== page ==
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Egypt- From Nasser to Mubarak: a country under outside control

Translated Sunday 20 February 2011, by Kieran O’Meara and reviewed by Henry Crapo

US interference in Egypt, motivated by the Israel-Palestine conflict and the country’s geographical location, at the junction of a key global commercial route, has brought the régime to breaking point.

Egypt is a key piece of the Arab world. Its modern history, punctuated by wars which have been related both to the Israel-Palestine conflict and to a geographical location which places it at the crossroads of global commerce, indicates the extent to which it remains a decisive strategic asset. One can understand, therefore, why the former European colonial powers first of all, then the United States have made every effort to bring the country under their control.

When Nasser, one of the army officers who had deposed the former king Farouk two years earlier and proclaimed a republic, came to power in 1954 it gave rise to great hope both among Egyptians and in the greater Arab world. The British and French former colonizers resisted the policies of the new head of state, who sought to free the country from its old economic and political dependencies, without success. The Suez war, set off by Tel-Aviv in 1956 with the open support of Paris and London, aimed to prevent the nationalization of the famous canal. It was a resounding fiasco. Nasser came out of it with considerable prestige in his own country and in the Arab world as a whole. The Egyptian leader also gained a unique standing within the Nonaligned Movement.

In the mid-1960s, Nasser’s régime became harsher (limiting of civil liberties, banning of the Communist Party), and was weakened at the same time. It would be totally shaken by its defeat, this time, at the hands of Israel in the Six-Day War of 1967.

After the death of Nasser in 1970, Anwar Al-Sadat took over. Although he was a leader of the same all-powerful party as the late president, he moved to secure a rapprochement towards the United States. On the economic front, there was a first wave of privatizations which quickly gave rise to great social inequalities. In politics, after the Yom Kippur war (1973), in which the Arab countries were defeated once again, Sadat would openly play the peace card with the former Israeli enemy. This led to the so-called Camp David peace accord, of which Sadat was a co-signatory along with Jimmy Carter, president of the United States, and Menachem Begin, the Israeli prime minister.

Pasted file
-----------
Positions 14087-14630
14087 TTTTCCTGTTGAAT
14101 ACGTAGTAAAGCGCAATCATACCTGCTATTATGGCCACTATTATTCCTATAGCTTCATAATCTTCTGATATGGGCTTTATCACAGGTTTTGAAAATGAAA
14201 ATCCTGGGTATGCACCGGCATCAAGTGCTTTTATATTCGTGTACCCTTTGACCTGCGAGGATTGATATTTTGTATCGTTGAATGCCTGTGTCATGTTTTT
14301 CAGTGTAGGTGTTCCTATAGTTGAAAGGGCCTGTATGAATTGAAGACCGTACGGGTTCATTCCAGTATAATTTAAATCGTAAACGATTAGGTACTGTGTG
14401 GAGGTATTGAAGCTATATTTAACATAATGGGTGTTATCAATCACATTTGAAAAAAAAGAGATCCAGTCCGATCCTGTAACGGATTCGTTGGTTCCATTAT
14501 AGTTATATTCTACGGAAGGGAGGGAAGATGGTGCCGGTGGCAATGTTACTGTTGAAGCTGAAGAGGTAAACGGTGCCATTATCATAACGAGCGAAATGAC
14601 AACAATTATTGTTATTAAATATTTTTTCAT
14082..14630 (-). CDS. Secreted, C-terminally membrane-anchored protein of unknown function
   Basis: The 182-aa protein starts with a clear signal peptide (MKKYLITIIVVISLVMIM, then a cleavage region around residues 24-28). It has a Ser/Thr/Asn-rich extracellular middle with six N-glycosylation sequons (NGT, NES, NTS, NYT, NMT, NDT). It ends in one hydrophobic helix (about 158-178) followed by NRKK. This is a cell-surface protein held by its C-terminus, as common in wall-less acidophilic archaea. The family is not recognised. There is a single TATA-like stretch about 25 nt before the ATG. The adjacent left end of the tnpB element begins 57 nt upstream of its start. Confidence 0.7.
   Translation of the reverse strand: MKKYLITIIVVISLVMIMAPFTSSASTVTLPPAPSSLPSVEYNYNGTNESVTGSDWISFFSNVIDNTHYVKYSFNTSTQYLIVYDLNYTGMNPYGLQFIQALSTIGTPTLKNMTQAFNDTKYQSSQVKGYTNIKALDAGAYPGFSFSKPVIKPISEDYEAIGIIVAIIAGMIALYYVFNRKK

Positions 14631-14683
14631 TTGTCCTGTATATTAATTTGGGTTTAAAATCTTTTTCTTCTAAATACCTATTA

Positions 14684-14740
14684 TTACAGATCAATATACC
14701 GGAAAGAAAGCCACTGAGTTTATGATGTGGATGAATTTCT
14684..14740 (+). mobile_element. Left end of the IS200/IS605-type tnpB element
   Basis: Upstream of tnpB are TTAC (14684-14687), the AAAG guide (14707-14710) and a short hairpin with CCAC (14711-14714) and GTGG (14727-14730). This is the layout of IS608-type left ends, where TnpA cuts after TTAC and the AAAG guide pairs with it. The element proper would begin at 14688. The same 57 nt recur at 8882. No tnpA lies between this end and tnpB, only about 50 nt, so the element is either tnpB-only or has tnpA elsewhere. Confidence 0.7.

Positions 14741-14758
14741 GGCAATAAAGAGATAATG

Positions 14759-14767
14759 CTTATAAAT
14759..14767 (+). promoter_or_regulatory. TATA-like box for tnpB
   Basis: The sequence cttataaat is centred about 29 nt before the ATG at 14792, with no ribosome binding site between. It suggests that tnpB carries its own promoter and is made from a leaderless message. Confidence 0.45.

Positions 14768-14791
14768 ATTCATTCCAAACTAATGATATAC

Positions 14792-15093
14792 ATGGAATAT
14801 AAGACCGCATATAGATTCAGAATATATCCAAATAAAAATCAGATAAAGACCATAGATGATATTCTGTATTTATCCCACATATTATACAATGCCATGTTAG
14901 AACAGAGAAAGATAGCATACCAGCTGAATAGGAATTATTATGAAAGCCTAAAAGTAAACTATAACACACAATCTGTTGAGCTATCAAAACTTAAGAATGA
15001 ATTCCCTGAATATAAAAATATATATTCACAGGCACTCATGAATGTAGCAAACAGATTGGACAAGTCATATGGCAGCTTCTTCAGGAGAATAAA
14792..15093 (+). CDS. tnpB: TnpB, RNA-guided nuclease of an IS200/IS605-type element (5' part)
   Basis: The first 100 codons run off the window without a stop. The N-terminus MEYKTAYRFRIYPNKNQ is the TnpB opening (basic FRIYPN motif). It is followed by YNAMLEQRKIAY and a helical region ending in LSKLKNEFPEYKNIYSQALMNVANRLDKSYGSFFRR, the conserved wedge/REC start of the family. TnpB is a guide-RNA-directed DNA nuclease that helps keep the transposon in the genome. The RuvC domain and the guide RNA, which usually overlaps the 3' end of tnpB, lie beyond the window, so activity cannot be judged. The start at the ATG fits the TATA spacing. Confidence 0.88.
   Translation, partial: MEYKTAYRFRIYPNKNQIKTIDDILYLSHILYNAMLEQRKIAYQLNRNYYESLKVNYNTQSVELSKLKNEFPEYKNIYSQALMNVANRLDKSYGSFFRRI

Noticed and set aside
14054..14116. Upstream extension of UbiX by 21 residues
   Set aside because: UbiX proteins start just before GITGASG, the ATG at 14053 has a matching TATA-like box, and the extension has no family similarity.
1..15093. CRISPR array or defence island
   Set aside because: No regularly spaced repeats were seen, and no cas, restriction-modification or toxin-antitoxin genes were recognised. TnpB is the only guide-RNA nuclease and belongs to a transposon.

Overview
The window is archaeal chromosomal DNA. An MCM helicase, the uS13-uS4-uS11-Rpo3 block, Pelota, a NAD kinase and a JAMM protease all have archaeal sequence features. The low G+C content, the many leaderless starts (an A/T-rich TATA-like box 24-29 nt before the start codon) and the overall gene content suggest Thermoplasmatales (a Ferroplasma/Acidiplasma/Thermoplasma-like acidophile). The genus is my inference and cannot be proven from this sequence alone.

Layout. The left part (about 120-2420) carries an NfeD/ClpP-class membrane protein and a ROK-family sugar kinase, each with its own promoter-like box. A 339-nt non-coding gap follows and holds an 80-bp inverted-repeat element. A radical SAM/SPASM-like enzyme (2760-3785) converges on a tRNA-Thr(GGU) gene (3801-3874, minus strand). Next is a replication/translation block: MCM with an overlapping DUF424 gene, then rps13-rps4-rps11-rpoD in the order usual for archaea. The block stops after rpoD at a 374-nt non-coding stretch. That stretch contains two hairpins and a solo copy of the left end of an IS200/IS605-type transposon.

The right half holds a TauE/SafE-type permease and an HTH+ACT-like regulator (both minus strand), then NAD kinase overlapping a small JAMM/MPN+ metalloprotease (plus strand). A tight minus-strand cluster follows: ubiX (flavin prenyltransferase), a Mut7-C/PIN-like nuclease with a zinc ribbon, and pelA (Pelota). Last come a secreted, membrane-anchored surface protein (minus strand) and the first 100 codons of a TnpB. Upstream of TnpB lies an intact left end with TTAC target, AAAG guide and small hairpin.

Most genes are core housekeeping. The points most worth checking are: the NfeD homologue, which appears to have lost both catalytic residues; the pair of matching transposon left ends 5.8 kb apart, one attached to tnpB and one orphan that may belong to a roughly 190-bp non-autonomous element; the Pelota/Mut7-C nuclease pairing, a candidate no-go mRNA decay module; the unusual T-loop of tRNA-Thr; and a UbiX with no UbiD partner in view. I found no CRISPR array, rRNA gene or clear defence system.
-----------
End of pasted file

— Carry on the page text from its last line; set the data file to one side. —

The assassination of Sadat in October 1981 by Islamic extremists, enabled Hosni Mubarak to come to power. The alliance with the United States and the accompanying rapprochement towards Israel was thereby speeded up, leading to the return of Sinai to Egypt in 1982. At the same time, acceptance of the norms of neoliberal globalization intensified under the aegis of IMF-led reforms. This gave rise to a renewed deepening of social divisions and greater discontent, to which the régime responded with greater authoritarianism. Drawing on a higher level of suffering among the people, the Muslim Brotherhood extended their influence despite repression. Fundamentalists were also responsible for regular attacks on touristic targets. The régime used the Islamist threat to crack down harder and gagged the democratic opposition. Then came the explosion of the last few days.

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